- Author: Mark Bolda
As we creep towards strawberry planting season on the Central Coast, it is always good to review where we stand currently on nursery cold conditioning, and with this in mind, think about adjustments to the post harvest supplementary chill based on what sort of winter we might be expecting.
Those of you who know me understand my faith in hedging my bets and planning for contingencies. I favor decisions with a high probability of success and decent outcomes over swing for the fences with blow your socks off results but missing and failing most of the time. Short supplemental chill times with early planting dates to get the beat on the competition are not my thing since this strategy puts good plant vigor at risk, especially if this 2017-18 winter is warm.
Chill accumulation for this year looks good at the nurseries up at MacDoel. Using Lassen Canyon Nursery's chill accumulation chart (also appreciate the comps to previous years- very useful), shows that, after a warm start in September, hours have really ramped up and currently as of October 5 we are at 337 total hours according to my Utah model calculations (which subtracts chill during warm weather episodes, and discounts temperatures under freezing - look elsewhere on this blog for how I am doing this). That compares very well with previous years, and is in fact ahead of many of them.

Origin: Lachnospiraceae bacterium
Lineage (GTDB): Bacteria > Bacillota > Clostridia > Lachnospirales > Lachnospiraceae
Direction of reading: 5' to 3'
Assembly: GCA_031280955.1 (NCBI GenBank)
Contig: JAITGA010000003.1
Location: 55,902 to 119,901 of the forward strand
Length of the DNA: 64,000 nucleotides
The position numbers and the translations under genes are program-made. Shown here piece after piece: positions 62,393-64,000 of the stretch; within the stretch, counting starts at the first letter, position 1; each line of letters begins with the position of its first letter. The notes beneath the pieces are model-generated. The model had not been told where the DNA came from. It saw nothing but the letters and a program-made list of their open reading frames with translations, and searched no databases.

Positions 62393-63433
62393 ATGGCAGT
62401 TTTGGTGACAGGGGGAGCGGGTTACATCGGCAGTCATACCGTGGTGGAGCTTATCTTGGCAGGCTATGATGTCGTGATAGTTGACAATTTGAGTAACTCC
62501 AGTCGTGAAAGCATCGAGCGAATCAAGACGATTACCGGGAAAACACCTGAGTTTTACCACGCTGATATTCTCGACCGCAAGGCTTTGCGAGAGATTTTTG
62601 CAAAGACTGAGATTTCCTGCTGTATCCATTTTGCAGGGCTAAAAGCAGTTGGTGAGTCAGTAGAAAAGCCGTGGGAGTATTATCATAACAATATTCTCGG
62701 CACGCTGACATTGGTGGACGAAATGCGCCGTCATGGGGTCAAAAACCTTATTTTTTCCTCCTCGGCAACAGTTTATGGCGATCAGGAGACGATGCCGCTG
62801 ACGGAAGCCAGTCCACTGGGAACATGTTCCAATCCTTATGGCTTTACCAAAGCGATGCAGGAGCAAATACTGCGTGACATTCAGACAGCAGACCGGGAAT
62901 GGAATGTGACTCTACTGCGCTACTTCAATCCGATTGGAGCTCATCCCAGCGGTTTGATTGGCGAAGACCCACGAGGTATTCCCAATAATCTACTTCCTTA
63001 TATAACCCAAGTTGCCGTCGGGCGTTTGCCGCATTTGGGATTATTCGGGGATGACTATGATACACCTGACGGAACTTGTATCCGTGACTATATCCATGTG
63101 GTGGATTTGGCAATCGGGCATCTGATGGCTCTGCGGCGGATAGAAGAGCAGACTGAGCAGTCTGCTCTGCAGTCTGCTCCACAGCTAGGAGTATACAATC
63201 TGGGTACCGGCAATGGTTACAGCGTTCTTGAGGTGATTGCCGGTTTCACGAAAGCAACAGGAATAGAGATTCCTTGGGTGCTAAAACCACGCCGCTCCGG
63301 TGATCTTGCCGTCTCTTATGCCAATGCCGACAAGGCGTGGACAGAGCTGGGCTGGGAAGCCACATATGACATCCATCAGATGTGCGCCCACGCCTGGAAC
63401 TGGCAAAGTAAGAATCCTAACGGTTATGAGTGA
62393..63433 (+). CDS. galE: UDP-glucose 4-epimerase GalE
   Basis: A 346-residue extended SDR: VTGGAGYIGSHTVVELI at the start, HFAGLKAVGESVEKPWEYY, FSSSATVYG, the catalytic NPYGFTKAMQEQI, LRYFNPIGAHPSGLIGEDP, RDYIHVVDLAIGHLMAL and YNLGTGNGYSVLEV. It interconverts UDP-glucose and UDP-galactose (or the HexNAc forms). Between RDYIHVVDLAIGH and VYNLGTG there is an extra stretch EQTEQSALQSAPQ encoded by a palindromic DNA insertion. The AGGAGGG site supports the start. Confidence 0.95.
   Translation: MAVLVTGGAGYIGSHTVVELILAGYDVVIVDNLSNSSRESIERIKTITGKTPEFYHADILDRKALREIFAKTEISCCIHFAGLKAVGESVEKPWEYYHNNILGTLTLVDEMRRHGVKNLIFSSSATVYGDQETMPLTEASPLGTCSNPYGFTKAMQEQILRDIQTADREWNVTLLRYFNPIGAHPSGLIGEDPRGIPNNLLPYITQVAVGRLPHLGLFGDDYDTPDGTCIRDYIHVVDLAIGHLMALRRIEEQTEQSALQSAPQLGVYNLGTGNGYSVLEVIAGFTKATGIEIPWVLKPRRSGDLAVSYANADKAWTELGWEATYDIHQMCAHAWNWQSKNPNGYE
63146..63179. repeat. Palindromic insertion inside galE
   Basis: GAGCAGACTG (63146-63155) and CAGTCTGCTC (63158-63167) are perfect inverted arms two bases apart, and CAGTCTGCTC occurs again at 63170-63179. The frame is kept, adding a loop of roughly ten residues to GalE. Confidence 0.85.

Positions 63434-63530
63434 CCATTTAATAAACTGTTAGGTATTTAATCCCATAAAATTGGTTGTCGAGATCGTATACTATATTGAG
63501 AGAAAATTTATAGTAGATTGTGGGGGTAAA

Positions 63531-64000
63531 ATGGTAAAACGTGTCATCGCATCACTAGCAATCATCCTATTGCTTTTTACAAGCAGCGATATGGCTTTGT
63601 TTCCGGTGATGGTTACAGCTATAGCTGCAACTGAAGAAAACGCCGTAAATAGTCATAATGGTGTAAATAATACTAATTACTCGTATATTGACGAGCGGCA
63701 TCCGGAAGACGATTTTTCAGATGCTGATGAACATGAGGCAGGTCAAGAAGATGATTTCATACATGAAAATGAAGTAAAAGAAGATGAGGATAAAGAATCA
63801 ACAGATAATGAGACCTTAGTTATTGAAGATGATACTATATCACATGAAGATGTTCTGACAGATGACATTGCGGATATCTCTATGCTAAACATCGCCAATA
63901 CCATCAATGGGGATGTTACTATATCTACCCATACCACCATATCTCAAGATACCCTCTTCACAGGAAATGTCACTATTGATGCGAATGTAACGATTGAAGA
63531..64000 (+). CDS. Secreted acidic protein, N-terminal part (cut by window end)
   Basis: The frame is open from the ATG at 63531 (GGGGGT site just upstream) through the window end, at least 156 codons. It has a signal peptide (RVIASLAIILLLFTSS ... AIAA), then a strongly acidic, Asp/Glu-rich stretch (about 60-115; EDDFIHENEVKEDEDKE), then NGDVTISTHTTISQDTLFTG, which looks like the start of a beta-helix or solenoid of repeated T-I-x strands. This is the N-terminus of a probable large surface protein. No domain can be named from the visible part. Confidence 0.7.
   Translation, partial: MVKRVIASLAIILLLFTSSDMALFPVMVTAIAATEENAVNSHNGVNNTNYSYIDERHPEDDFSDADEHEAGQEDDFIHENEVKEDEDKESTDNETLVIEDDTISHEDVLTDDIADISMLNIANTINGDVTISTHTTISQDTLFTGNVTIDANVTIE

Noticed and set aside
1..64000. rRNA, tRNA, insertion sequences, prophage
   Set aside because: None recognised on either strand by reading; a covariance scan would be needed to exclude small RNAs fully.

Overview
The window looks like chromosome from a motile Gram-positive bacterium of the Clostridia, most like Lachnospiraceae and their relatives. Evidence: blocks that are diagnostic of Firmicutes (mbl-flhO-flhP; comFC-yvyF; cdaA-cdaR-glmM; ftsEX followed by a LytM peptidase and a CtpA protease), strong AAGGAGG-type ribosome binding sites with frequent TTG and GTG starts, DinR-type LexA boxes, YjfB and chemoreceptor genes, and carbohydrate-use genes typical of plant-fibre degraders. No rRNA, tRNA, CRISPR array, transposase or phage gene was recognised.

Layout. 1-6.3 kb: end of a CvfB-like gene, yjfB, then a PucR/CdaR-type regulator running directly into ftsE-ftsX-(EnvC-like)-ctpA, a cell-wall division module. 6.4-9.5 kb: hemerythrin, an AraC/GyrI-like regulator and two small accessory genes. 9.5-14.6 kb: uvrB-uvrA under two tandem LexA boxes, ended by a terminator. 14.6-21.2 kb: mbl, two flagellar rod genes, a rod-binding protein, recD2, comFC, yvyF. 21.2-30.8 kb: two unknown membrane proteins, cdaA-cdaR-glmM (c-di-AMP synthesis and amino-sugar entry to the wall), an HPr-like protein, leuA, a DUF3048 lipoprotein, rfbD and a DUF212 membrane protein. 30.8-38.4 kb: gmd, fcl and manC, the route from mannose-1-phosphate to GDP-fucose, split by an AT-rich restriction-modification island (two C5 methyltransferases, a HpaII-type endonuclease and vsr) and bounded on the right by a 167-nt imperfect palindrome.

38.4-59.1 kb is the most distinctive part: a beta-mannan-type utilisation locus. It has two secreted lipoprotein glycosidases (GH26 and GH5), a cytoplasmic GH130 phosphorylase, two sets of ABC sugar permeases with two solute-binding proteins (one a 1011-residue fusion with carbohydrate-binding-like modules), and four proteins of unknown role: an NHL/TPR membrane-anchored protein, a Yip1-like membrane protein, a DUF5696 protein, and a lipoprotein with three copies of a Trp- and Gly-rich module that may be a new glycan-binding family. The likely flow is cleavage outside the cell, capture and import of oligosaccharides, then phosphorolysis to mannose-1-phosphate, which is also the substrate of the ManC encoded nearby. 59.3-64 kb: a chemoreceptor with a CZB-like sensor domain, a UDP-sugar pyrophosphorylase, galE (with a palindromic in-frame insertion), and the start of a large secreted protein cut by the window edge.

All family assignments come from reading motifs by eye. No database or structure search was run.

Further, looking forward to what sort of winter we are to expect, let's go to the NOAA weather maps. Quite simply, for all of our strawberry production areas, it is as of now 40% probable that we get temperatures above normal this winter (being December, January and February). This is up from 33% a few weeks ago, so I am sensing a trend which seems to confirm where we are headed.
In conclusion, with solid field chill already in the can but a good probability of a warmer than normal winter in the offing, I would again this year favor just a little bit more supplemental chill than customary.